In his acknowledgments, Erik Larson reveals his own enjoyment in researching and writing the account of this final voyage. In Dead Wake, the reader is allowed to share by introduction to this great ship, some of the passengers and crew, and then reading along with them about this 1915 Atlantic crossing. Even though there has been reports of German submarine activity, Captain Turner is reassuring as he speaks of the ship’s great size and speed. No one seems afraid but the reader knows what to expect. Sometimes the narrative departs the ship to see how President Wilson is doing after his wife’s death, how the British secret service is using information gained from breaking the German code, or what Churchill might do to bring America into the war.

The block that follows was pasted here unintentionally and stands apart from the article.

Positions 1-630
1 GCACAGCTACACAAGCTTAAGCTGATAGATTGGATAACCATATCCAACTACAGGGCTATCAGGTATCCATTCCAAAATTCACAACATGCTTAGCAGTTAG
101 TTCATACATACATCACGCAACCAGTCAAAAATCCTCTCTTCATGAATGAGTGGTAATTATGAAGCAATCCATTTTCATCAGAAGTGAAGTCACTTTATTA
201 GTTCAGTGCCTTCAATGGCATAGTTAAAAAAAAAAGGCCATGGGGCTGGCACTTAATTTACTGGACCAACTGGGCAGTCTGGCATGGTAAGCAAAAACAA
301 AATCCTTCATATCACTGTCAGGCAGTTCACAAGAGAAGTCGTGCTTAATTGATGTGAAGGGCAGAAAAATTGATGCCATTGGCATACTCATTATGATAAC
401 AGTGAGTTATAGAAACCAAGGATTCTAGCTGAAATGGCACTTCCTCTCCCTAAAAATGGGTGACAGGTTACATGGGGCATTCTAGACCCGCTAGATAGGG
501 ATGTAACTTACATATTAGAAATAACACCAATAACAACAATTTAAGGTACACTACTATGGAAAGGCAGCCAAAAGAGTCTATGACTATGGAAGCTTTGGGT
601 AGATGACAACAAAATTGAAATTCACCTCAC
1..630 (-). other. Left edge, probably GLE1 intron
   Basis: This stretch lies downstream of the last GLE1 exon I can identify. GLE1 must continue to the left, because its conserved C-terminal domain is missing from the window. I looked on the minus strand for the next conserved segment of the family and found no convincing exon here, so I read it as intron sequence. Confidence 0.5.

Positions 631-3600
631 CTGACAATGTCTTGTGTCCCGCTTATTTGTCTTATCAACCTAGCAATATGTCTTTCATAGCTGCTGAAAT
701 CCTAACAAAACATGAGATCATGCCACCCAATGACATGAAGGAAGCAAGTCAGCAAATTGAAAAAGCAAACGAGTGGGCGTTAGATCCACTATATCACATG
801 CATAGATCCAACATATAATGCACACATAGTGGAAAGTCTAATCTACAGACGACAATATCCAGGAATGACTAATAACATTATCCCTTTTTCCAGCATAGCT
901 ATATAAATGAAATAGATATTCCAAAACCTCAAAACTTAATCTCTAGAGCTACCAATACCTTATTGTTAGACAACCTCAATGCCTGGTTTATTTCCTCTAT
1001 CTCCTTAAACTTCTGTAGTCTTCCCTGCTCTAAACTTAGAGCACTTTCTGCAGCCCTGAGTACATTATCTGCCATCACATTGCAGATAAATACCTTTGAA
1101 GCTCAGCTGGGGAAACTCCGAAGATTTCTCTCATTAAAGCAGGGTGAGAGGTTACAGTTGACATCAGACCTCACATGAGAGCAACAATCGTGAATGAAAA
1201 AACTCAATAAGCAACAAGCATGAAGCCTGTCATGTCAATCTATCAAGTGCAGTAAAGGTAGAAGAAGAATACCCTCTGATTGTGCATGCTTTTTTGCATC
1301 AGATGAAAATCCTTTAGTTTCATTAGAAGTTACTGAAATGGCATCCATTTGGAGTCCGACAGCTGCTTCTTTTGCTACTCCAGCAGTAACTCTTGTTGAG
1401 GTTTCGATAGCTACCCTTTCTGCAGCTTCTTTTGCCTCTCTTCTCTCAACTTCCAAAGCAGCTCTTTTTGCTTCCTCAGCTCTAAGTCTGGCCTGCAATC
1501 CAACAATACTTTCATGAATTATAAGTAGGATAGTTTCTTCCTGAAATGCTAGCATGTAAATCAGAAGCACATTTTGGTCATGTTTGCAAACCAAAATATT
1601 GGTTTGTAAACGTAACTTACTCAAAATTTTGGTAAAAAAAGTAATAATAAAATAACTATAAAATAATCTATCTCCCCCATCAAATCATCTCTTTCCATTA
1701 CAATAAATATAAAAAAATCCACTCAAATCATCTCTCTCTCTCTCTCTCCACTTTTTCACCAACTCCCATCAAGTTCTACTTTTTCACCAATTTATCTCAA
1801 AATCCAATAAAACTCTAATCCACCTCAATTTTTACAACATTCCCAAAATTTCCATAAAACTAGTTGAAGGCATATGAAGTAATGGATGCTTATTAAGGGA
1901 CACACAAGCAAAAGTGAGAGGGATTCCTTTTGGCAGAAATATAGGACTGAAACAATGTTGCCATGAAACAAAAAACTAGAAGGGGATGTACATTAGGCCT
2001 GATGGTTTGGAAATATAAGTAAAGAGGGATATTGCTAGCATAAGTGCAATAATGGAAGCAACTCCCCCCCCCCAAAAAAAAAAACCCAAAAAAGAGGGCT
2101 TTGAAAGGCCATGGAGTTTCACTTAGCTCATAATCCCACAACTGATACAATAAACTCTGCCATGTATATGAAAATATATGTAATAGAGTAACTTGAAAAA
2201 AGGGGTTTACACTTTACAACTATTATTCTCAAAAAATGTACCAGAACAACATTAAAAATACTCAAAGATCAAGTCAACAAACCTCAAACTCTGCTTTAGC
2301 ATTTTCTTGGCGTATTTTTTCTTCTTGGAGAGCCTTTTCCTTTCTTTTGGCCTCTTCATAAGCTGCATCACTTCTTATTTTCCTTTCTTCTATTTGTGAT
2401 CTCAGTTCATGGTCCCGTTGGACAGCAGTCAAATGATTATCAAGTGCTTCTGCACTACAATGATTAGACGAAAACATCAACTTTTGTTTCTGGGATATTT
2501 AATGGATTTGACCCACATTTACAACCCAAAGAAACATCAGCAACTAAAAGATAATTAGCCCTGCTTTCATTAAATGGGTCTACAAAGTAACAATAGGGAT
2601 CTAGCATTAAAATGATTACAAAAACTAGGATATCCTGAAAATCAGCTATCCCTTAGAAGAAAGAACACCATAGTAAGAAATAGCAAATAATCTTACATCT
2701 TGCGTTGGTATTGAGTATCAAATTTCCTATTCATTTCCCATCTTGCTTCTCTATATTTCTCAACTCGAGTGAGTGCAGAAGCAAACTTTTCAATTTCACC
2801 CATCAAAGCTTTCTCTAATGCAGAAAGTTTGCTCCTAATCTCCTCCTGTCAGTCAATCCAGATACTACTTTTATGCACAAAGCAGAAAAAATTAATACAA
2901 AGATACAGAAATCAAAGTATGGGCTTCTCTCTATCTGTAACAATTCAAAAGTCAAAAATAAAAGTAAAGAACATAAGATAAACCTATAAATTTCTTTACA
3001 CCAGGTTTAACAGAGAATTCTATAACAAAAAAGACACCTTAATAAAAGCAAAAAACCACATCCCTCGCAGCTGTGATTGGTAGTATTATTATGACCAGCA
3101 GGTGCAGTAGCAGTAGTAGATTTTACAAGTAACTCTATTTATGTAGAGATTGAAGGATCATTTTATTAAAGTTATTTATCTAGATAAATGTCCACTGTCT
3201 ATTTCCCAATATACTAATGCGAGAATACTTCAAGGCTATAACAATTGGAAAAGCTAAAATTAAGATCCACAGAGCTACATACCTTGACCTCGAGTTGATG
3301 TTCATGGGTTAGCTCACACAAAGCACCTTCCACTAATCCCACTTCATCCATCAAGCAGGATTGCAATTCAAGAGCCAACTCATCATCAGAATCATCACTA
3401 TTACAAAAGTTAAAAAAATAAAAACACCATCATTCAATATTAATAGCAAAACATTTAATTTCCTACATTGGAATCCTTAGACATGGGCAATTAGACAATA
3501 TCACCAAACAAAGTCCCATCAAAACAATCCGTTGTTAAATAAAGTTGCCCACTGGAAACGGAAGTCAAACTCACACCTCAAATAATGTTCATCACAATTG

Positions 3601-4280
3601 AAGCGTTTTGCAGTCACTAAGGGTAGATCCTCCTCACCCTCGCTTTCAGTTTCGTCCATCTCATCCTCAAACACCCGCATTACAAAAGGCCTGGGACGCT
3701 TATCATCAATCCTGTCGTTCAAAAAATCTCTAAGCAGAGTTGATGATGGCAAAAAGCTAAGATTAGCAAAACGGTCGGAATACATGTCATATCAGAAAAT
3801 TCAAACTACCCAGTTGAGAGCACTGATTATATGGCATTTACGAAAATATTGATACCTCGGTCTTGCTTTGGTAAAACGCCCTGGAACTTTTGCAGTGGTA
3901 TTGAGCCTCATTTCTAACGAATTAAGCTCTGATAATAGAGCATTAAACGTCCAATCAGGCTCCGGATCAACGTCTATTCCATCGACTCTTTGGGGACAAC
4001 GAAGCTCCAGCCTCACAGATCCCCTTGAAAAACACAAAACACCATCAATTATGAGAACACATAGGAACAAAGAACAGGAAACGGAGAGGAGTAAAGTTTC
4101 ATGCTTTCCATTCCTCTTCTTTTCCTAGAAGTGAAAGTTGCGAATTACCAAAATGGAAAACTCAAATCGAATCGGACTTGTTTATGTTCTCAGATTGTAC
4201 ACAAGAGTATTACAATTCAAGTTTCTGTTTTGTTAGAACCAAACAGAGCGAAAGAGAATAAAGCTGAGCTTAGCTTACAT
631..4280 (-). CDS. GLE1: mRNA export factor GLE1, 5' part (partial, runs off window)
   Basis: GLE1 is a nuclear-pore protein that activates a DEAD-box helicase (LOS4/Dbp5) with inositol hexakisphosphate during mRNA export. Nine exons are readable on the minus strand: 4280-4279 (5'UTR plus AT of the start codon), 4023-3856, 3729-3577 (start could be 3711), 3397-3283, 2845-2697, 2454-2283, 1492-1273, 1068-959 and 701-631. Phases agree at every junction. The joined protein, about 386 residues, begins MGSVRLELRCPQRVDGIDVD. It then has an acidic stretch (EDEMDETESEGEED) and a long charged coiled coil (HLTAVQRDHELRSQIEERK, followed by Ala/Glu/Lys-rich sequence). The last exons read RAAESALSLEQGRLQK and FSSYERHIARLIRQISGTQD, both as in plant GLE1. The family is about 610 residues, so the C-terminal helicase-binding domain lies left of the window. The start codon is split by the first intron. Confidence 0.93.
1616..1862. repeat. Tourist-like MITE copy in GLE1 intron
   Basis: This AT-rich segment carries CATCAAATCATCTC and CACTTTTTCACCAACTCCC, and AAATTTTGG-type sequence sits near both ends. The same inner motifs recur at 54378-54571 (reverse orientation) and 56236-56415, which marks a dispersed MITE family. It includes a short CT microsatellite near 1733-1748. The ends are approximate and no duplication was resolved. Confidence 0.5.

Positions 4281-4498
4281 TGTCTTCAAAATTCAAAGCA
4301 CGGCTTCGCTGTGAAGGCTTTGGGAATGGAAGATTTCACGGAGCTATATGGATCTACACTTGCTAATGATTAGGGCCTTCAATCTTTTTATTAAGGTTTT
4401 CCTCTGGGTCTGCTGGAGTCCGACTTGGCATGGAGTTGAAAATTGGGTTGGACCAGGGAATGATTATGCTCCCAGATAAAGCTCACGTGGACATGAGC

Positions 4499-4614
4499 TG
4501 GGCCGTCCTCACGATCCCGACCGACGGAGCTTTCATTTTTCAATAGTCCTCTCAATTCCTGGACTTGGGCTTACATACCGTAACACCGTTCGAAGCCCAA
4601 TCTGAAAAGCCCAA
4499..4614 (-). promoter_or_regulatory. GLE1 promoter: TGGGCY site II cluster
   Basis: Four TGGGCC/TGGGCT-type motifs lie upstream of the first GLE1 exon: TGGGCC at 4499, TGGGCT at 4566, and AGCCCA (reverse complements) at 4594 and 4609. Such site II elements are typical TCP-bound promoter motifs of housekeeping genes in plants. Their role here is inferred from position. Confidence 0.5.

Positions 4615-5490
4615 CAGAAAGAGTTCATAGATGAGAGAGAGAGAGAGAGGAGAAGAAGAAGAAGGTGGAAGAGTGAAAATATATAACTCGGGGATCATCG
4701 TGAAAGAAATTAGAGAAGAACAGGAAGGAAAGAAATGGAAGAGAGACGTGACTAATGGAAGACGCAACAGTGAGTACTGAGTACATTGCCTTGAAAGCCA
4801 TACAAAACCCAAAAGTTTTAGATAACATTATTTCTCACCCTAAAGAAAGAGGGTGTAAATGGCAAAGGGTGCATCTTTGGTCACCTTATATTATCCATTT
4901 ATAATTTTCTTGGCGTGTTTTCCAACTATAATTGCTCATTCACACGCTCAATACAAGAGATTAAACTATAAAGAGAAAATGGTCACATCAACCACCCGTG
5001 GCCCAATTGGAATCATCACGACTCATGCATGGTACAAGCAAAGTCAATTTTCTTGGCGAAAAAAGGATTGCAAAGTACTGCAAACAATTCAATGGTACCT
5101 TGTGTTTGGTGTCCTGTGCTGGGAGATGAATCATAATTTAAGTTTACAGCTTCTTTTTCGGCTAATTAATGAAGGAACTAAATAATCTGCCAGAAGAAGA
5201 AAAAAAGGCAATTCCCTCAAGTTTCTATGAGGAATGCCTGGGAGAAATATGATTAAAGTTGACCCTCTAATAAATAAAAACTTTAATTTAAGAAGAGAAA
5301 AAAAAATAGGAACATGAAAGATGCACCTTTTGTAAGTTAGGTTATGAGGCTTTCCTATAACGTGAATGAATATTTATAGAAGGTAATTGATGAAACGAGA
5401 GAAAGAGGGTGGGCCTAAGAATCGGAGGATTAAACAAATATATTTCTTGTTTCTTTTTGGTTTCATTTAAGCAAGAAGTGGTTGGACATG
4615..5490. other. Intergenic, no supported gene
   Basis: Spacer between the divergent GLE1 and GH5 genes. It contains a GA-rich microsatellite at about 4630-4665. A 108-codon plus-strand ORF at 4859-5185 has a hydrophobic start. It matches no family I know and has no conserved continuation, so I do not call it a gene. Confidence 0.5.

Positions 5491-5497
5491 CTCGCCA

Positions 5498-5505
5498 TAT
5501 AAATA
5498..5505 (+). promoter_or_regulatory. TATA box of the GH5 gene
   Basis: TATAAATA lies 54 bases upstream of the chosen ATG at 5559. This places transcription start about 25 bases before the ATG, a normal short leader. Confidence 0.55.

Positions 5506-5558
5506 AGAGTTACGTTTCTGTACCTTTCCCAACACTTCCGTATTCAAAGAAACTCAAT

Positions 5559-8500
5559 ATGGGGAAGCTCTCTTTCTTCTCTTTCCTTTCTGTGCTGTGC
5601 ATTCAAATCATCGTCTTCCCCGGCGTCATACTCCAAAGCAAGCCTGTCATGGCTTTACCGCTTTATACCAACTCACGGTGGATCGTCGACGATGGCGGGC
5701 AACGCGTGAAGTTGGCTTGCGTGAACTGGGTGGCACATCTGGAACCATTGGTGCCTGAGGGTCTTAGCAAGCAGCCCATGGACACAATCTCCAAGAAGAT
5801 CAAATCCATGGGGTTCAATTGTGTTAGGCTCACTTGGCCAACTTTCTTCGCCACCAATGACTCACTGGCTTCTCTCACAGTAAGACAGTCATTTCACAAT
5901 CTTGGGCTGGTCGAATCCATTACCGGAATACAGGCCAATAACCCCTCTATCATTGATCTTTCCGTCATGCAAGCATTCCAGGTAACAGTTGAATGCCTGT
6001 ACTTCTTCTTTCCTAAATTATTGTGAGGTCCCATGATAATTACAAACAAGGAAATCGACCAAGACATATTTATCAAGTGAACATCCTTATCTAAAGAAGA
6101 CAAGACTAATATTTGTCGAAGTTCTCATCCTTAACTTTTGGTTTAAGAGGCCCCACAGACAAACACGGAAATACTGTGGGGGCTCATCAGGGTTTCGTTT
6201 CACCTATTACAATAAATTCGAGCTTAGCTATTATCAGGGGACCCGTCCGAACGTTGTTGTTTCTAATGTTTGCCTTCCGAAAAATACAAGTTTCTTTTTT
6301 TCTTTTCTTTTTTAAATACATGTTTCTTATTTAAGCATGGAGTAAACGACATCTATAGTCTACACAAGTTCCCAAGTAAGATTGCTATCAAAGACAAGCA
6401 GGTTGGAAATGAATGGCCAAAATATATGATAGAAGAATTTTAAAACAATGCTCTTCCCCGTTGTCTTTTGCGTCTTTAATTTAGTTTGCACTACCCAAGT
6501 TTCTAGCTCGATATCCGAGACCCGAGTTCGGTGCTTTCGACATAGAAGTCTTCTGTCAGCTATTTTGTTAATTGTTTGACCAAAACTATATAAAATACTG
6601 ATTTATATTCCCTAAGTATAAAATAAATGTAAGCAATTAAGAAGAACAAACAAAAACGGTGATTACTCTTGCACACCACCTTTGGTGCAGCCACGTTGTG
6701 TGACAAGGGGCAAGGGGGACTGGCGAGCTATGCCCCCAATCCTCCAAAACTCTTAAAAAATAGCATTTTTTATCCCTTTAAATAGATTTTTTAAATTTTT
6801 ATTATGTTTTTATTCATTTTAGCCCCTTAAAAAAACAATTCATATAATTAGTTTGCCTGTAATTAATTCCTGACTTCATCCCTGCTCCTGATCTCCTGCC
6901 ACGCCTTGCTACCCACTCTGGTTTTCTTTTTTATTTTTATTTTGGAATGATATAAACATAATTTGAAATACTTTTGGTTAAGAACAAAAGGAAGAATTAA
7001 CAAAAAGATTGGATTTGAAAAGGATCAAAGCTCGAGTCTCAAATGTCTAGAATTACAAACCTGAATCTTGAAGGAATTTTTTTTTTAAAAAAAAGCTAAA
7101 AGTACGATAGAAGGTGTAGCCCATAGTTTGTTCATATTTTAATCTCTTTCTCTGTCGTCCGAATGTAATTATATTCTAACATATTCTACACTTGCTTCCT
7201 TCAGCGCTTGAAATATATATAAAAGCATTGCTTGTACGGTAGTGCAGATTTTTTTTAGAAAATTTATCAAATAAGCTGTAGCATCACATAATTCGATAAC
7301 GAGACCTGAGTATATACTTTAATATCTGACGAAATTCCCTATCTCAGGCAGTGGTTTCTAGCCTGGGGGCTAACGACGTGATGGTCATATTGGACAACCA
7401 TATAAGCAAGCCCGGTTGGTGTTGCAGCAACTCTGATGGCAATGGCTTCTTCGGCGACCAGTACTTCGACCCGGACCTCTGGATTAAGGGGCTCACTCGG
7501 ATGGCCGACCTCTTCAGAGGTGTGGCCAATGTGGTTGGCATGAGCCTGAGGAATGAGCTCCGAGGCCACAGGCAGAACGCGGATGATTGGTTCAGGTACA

The reader sees both sides as he rides along with Kptlt (Captain) Schwieger of the German submarine service on entering British waters looking for targets but avoiding British warships. Although deadly, these early submarines are slow and most incommodious for the crew as compared to surface vessels. Back on the Lusitania, lifeboats are uncovered as it enters Irish waters. And then nearly 100 years later, scuba diving archaeologists voice respect for the lost souls down below.